The other way that you can challenge a fork is to challenge the component creating the fork. In many games, threats are mutual – if their piece is threatening two of yours, it is not unlikely that you are threatening the forking piece as well. It is important to not be intimidated by the threats your opponent has presented! All too many times I have seen players wilt in the face of a piece that, while it had a high output, did not sufficiently defend itself. By attacking the forking piece, you can turn the situation on your opponent’s head, and put them into a position that they were not prepared for.

The final way to deal with a fork is perhaps the simplest: cut your losses. In a situation where you might have invested many resources into one of the threatened components, perhaps you will want to split those resources between the two, so that no matter which piece your opponent chooses to inevitably take, you have not lost all of your resources for the turn. When you are on the losing side, this is often the best way to mitigate your losses from a successful fork.

Let’s look at an example from a game that I’ve played quite a bit recently – Guild Ball. My opponent has won the first move of a turn and has spent the final move of the last turn moving Fillet – his captain – into position to threaten two of my models. Fillet is a very powerful killing model; the two models she is threatening are each likely to die if she gets a full activation on them. However, she is not in a position where she can kill both of them this turn. How do I deal with this?

Well, my first mitigating technique was to move my captain, Hammer, to threaten Fillet on my final activation last turn. Threatening Fillet meant that my opponent had to spend resources to assure he was going first this turn, resources that he would have spent elsewhere had I not threatened her. The second mitigating technique is to split my influence – Guild Ball’s main resource – among the two models threatened. There is a cost to this; I am very likely to lose at least some of those resources. However, Fillet is not able to invalidate all of my influence, because she cannot reach both of my models. By doing this, I present my opponent with a question: Do you want to trade Fillet’s full activation for a small amount of influence? I’ve turned the fork on its head by making Fillet a less efficient threat than she normally is.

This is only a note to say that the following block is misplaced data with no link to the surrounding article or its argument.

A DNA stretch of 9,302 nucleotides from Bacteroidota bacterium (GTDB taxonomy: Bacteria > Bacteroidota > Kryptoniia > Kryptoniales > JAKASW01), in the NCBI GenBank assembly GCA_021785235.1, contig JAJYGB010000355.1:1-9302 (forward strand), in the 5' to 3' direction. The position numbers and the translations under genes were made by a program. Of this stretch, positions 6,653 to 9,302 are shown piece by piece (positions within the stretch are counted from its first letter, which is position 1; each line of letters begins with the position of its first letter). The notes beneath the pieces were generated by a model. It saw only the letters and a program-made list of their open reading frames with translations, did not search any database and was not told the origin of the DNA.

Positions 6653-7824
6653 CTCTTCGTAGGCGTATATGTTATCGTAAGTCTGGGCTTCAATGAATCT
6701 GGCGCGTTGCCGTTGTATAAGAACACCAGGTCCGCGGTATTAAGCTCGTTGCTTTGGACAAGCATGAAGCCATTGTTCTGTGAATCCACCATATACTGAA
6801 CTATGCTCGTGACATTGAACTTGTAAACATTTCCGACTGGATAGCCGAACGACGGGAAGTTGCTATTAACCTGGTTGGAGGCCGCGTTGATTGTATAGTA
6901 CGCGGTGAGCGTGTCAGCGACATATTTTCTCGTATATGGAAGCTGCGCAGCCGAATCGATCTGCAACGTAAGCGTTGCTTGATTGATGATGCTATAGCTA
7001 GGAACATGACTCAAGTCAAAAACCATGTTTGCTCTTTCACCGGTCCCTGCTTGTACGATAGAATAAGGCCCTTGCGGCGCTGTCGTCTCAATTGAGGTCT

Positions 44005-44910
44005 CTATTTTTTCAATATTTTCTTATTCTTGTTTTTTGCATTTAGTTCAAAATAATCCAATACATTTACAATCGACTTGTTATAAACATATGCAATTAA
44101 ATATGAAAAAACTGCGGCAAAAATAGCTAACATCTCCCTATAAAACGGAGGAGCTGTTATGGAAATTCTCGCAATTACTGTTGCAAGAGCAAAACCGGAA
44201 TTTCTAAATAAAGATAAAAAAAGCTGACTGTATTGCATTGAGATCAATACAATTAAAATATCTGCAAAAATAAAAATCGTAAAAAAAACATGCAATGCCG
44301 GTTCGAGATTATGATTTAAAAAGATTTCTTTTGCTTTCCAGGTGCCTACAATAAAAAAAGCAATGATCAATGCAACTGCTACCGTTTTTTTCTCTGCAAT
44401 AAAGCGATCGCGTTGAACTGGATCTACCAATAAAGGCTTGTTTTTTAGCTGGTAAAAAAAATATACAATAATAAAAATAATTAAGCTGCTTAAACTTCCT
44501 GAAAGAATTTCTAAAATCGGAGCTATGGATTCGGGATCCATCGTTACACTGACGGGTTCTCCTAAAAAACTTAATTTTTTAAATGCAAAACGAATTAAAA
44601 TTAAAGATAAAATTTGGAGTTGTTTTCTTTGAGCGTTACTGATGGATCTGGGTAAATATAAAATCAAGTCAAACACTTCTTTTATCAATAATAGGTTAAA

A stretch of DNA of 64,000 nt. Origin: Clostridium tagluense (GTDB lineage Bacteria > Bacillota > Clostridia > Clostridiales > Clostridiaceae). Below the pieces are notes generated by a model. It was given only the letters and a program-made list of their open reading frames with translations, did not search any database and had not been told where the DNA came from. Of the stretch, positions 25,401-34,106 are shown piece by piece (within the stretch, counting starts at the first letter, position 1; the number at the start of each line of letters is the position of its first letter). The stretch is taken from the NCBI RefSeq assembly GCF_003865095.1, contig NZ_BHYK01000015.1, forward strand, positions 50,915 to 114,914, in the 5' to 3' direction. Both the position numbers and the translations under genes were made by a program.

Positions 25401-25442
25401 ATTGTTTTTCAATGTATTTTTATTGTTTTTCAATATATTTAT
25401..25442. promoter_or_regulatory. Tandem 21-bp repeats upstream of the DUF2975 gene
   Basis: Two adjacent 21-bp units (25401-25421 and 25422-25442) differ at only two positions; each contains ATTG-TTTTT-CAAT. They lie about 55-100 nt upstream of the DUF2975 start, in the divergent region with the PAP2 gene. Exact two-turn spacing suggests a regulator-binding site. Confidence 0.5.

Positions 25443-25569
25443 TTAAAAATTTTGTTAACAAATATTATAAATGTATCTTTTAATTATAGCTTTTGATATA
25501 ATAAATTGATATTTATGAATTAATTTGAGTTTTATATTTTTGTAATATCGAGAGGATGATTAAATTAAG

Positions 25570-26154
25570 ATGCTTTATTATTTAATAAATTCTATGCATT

Forking, as you can see, is a valuable technique in gaming. By forking intelligently, you can put your opponent into bad positions and make sure that your models are able to make relevant moves in the game. However, forking is not a free win; there are a number of techniques to mitigate the effectiveness of the forks. By learning these techniques and mastering forking, you’ll find yourself putting opponents into more and more no-win situations. As you know, any no-win situation for your opponent is a winning situation for you!

A big thank you to my Patrons for this month: Alex, TicTac, and anonymous patrons. If there are specific subjects or concepts you’d like an article written on, I suggest you look at my patreon! For just $7 a month, you’ll be able to suggest article topics for me to write on.

As always, remember that it’s not enough to just hit the books if you want to win. You’ve got to Crit the Books!